A dash of healthy pink

Holistic, wholesome, and unaltered, Himalayan salt is in vogue, having elbowed aside the milky white sodium chloride.

Published: 04th March 2017 10:00 PM  |   Last Updated: 04th March 2017 11:29 AM   |  A+A-

Image for representational purpose only.

Express News Service

Seen the pink champions making their way as blushing lamps in the comfort of your living rooms? Or jostling for attention in the condiments section of upmarket food stores? Holistic, wholesome, and unaltered, Himalayan salt is in vogue, having elbowed aside its chemical-dispositioned cousin, the milky white sodium chloride (table salt).

There are lamps of the salmon-shaded crystal darting through the decor of home spaces. Himalayan salt lamps are known to cleanse and deodorise the air by absorbing water molecules strapped with dust and grime, and then releasing the cleansed water vapour in the air while retaining harmful particles. The sense of calm and positive energy the lamp infuses in the environment through the neutralisation of free radicals is a perfect foil for the urban weary souls.

“Such lamps are an excellent inclusion, as they purify the environment hygroscopically, provided you switch off electronics in your house when not in use. The problem arises in places by the sea, where owing to the excessive humidity, the lamp sweats and leaves salt deposits that need to be cleaned regularly,” says decor stylist Jasmine Jhaveri in Mumbai.

Use a lint-free cloth to pat the crystal dry if moisture builds up on the outer surface of the lamp.

So if you wish to breathe better while keeping bronchial ailments at bay, get the saviour salt.

“Himalayan salt de-clogs our arteries detoxifies our biological system and most importantly, balances the pH in the cells of our body. This keeps us healthy, as an acidic body is more likely to fall ill. A proper pH boosts immunity and aids digestion,” says Sarika Nair, nutritionist, in Mumbai. The salt contains less sodium than table salt and also has essential minerals such as sulphur and potassium that combat infection.

These tiny crystals contain 84 minerals and pack the punch in your daily intake. Sarika says, “It can be used as a ‘finishing salt’. You can add these to your food after preparing a dish for a lovely flavour. Cook fish with the salt and lemon, and bake; it enhances the flavour. Replace white salt in brine with pink salt or sprinkle on popcorn,” she says.

It is as natural as it gets, having crystallised in the earth for over millions of years. Then there are flavoured versions of the salt to bring in the tang, zest and spice. You can choose from a palatable array of Hawaiian, chilli, lemon. Sprinkle it in your salads and soups for that extra zing. “Bring into meat marinades, salads and curries or even in the basting mix prepared to grill asparagus, root vegetables, mushrooms, seafood and meats,” says Swasti Aggarwal, food strategist, Foodhall, Delhi.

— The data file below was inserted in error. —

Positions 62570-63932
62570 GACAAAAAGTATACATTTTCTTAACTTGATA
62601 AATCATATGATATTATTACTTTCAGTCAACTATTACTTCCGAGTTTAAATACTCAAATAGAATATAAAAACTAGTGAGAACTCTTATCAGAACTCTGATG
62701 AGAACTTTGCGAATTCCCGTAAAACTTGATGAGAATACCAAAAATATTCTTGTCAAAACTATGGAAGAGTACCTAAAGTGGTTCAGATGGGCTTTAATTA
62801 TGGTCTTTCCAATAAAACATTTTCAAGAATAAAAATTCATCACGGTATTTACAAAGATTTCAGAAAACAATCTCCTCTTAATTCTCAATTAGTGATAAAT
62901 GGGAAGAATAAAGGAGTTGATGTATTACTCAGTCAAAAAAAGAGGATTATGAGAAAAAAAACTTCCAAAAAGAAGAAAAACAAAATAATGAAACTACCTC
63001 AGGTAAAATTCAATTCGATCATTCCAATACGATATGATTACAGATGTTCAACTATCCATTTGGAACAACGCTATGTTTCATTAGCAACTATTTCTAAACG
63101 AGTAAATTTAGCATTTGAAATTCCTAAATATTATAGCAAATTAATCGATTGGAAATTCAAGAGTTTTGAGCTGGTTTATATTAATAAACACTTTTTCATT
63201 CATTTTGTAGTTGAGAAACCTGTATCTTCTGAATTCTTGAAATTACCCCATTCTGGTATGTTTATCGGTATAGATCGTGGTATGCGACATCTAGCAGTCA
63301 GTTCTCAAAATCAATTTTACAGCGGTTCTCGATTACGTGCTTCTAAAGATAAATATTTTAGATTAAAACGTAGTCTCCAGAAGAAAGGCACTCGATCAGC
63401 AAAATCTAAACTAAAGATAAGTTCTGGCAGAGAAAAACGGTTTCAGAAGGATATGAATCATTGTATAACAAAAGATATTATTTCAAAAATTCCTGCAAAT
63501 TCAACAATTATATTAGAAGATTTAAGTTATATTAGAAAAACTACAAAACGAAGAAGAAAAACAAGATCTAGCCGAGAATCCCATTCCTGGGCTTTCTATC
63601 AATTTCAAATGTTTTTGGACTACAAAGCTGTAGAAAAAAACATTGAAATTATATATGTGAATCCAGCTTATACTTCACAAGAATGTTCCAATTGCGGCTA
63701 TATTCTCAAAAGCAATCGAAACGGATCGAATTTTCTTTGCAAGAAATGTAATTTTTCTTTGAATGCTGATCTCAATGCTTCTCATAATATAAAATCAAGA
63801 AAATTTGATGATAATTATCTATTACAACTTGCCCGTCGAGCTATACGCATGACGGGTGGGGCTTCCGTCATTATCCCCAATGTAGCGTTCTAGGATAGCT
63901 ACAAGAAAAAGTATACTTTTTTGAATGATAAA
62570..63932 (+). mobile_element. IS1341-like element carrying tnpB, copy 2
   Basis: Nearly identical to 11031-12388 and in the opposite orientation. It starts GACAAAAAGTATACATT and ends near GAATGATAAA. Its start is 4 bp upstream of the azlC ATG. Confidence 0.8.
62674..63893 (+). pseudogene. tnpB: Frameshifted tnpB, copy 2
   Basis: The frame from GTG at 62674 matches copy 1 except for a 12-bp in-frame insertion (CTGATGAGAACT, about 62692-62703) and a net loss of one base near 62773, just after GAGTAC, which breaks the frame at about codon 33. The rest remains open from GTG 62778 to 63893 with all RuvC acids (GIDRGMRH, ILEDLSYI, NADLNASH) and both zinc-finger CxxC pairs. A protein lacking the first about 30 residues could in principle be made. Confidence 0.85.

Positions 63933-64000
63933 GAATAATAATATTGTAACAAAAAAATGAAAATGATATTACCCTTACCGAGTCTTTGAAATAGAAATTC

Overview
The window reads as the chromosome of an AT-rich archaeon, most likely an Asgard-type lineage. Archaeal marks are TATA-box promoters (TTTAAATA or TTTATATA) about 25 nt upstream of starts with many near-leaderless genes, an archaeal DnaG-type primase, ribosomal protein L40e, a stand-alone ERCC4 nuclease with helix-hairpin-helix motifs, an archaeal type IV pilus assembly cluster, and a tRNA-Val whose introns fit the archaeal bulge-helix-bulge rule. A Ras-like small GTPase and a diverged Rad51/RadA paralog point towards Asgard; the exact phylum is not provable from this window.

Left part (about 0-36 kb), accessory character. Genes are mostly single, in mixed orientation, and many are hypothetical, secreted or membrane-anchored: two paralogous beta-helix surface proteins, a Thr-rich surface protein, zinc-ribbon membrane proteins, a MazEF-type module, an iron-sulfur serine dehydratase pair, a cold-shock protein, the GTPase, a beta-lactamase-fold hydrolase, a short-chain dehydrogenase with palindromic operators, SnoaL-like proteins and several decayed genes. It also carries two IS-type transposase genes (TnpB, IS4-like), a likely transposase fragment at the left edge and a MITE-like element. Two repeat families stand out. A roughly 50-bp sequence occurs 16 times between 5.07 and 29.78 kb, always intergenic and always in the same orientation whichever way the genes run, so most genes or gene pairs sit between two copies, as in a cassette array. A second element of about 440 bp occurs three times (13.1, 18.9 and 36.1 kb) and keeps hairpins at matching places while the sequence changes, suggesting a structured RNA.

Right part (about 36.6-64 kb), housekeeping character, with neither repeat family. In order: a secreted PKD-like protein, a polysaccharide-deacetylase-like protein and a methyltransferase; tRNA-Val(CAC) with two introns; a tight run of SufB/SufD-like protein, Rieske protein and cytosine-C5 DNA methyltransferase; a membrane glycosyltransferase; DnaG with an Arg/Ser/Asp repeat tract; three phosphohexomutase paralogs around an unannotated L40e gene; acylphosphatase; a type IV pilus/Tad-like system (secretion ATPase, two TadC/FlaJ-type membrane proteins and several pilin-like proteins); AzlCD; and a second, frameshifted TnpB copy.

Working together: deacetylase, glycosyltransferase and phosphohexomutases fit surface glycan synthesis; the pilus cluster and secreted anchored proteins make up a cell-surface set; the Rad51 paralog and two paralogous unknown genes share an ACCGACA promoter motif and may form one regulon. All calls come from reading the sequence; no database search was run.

Himalayan salt can be used as a block or slab on which you can cut vegetables and mince meat and leave in the refrigerator to restore freshness and crispiness. Chennai-based nutrition and dietetics consultant Deepalekha Banerjee says, “You can use a Himalayan salt mortar and pestle to grind fresh herbs and spices. This infuses the food with the good taste and essential minerals of the salt.

As the crystal has anti-microbial properties, clean up is very simple. A salt bowl is a durable and wise inclusion in the kitchen. It can withstand extreme temperatures and can thus be used for baking and serving food. You can store frozen food in the refrigerator, as the salt has the ability to sustain both hot and cold temperatures.”

Due to the crystalline structure, the heat spreads evenly throughout the block rather than radiating from the middle and cooling down at the edges. It helps the food to hold its temperature uniformly, whether it’s hot or cold. Cooking on the salt block imparts good taste and also brings in additional health benefits. While the crystals help in bettering your immunity and control your blood pressure, remember, too much of anything is avoidable.

“Just as excessive sodium is bad, so is less sodium. Himalayan salt is low in sodium. So keep a watch on the consumption,” Sarika advises.

In the kitchen
It can be used as a block or slab on which one can chop vegetables and mince meat and store in the refrigerator. A salt bowl is a durable and wise inclusion in the kitchen.

As preservative
Himalayan salt has been used as a preservative since ancient times, to protect food against bacteria, mould, and spoiling. The salt absorbs water from foods, making the environment too dry to support harmful mould or bacteria.

In food
Himalayan salt de-clogs our arteries detoxifies our biological system and most importantly, balances the pH in the cells of our body. This keeps us healthy, as an acidic body is more likely to fall ill. A proper pH boosts immunity and aids digestion.

Home decor
Salt lamps cleanse the air by absorbing water molecules strapped with dust and grime, and then releasing the cleansed water vapour in the air while retaining harmful particles. The sense of calm and positive energy the lamp infuses in the environment through the neutralisation of free radicals is a perfect foil for the urban weary souls.

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